Over the last few months, the Yemeni economy has seen a dangerous deterioration. Since the beginning of 2016, Yemen’s GDP shrank by more than 30%. To address this alarming situation, the Central Bank has continued to ensure the import of basic commodities such as rice, wheat, and medicines. Such support will however become more difficult in the weeks ahead leading to a deterioration in the living standards of Yemenis, especially vulnerable groups. In this regard, my office is coordinating with the Government of Yemen, the Central Bank and certain Member States to find quick solutions to the rapidly deteriorating economic situation. I have recently met with the Minister of Finance and the Governor of the Central Bank –who is playing a very constructive role - and we discussed practical and rapidly implementable initiatives that can help prevent the deteriorating economic and humanitarian situation in the country. The humanitarian situation in Yemen is alarming and there are credible reports by humanitarian organizations warning of a humanitarian catastrophe, should the situation not be addressed rapidly.
I very much welcome the release of prisoners that took place since the beginning of the Holy month of Ramadan based on the recommendations of the Committee for prisoners and detainees established within the framework of the Kuwait talks which communicates data on the release of prisoners. In this regard, the Government of Yemen has handed 54 children to their families in coordination with support from UNICEF and ICCR. Likewise, more than 400 detainees, including prisoners of war, have been released by Ansar Allah in the past weeks. I emphasize the obligation of the parties to immediately and unconditionally release all children and to prioritize the release of vulnerable detainees, such as the elderly, sick and wounded, as well as those individuals specified in Security Council resolution 2216 (2015).
Tragically, the limited release of prisoners has still been accompanied by continued and systematic persecution of civilians, including journalists and civil society activists in Yemen. These acts of intimidation and harassment are a clear violation of the international instruments on Human Rights. I call on all parties to halt these acts and to fulfill their obligations under international human rights law.
In short, the general atmosphere continues to be positive although difficulties remain which need to be addressed. The Kuwait talks have progressed slowly, yet constructively, over the last two months. I am reassured by the commitment of the two delegations, but I am appealing to them to finalise these difficult negotiations and reach a comprehensive settlement as soon as possible.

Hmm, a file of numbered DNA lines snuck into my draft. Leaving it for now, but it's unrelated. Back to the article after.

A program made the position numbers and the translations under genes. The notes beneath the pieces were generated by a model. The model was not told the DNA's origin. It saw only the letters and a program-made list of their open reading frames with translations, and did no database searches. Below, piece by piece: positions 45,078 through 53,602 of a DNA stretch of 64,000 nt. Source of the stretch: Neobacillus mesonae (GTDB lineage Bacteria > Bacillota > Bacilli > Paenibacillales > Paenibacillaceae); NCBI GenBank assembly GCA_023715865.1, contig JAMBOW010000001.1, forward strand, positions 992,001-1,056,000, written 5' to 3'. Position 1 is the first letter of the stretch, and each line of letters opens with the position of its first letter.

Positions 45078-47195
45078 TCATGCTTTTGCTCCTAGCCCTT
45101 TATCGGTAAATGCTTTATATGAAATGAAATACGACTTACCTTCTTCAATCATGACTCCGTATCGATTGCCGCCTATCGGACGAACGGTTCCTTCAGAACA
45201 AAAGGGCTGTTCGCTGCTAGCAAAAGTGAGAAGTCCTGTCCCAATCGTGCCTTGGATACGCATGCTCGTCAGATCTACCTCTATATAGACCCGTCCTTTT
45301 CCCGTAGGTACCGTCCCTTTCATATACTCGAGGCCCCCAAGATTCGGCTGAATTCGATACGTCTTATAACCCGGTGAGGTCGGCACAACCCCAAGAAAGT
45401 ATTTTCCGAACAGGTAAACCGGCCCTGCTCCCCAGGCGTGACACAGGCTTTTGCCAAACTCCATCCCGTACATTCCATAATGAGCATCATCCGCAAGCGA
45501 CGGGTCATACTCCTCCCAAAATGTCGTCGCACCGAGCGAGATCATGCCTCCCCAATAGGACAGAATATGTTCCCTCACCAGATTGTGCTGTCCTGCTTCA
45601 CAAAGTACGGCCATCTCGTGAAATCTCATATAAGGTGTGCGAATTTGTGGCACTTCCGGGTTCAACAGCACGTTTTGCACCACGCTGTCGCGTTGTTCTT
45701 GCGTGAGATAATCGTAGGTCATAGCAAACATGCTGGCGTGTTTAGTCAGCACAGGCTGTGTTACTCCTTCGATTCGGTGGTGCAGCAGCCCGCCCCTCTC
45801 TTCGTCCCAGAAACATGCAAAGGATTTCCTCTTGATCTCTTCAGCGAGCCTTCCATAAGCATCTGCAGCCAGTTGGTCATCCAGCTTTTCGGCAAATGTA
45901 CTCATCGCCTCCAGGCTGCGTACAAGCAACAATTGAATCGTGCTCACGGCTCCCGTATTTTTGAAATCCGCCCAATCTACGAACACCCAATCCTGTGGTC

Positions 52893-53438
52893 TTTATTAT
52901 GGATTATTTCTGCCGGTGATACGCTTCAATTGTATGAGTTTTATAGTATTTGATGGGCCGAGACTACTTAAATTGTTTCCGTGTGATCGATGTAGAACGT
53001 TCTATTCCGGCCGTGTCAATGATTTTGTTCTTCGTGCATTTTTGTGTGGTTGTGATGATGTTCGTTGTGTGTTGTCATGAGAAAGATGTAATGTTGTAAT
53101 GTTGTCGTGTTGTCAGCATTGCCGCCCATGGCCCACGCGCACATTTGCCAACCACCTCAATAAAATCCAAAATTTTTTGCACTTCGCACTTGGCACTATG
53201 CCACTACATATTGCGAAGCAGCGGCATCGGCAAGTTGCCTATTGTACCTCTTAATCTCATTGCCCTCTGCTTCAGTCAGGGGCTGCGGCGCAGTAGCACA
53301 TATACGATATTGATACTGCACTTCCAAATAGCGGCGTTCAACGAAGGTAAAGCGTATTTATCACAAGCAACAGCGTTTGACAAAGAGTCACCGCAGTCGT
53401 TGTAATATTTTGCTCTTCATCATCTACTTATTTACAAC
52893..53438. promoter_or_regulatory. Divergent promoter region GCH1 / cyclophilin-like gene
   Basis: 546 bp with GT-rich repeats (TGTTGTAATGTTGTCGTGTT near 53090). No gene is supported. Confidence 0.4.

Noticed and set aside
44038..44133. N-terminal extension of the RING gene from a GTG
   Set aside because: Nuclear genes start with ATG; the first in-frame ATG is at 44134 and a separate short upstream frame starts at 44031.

The unwavering unity of this Council has been a key factor supporting progress in the talks. The parties have received a clear and consistent message from the international community that a solution must be reached here in Kuwait. I appreciate the encouragement and support of Member States in reaching a negotiated and peaceful end to this conflict and remain profoundly grateful to the General Secretariat of the Gulf Cooperation Council and to the League of Arab States. I also extend my sincere and utmost gratitude to the Emir of Kuwait, His Highness Sabah Al-Ahmad Al-Jaber Al-Sabah, for his generous and steadfast support, and for the hospitality of the Government and People of Kuwait.
Yemenis are watching the talks in Kuwait with hope and impatience. The people of Yemen have experienced the indignity and suffering of war for too long. I am confident that the unprecedented international support to the ongoing process will encourage the different parties to overcome obstacles and difficulties and reach a comprehensive political agreement. The delegations of the Government of Yemen, the General Popular Congress and Ansar Allah have demonstrated over the past weeks a true commitment to making peace, and a political wisdom in negotiations, which did not shy away from broaching sensitive and complicated issues. We have to recognize that any agreement emerging from the Kuwait talks takes place in a very difficult context and implementation will present a serious challenge. Those responsible should listen to their patriotic and political conscience and ensure implementation for the sake of national interest.
I will provide the Yemeni parties, in the next few days, with a written proposal for the upcoming period before we resume consultations after a short break aimed at allowing parties to consult with their respective leaderships. We are working towards reaching a comprehensive and sustainable peace agreement that will create security and stability for Yemen and its people and constitute a signal of hope for the Middle East which is afflicted by a series of regional and international disputes. The parties to the negotiations now have a responsibility to find a political solution for the issues still pending and which evolve mainly around the timeline and sequencing of the different steps. I call on all parties to show political courage and make their highest national interest prevail by making the concessions necessary to reach a comprehensive agreement that will preserve the safety of Yemen and its citizens.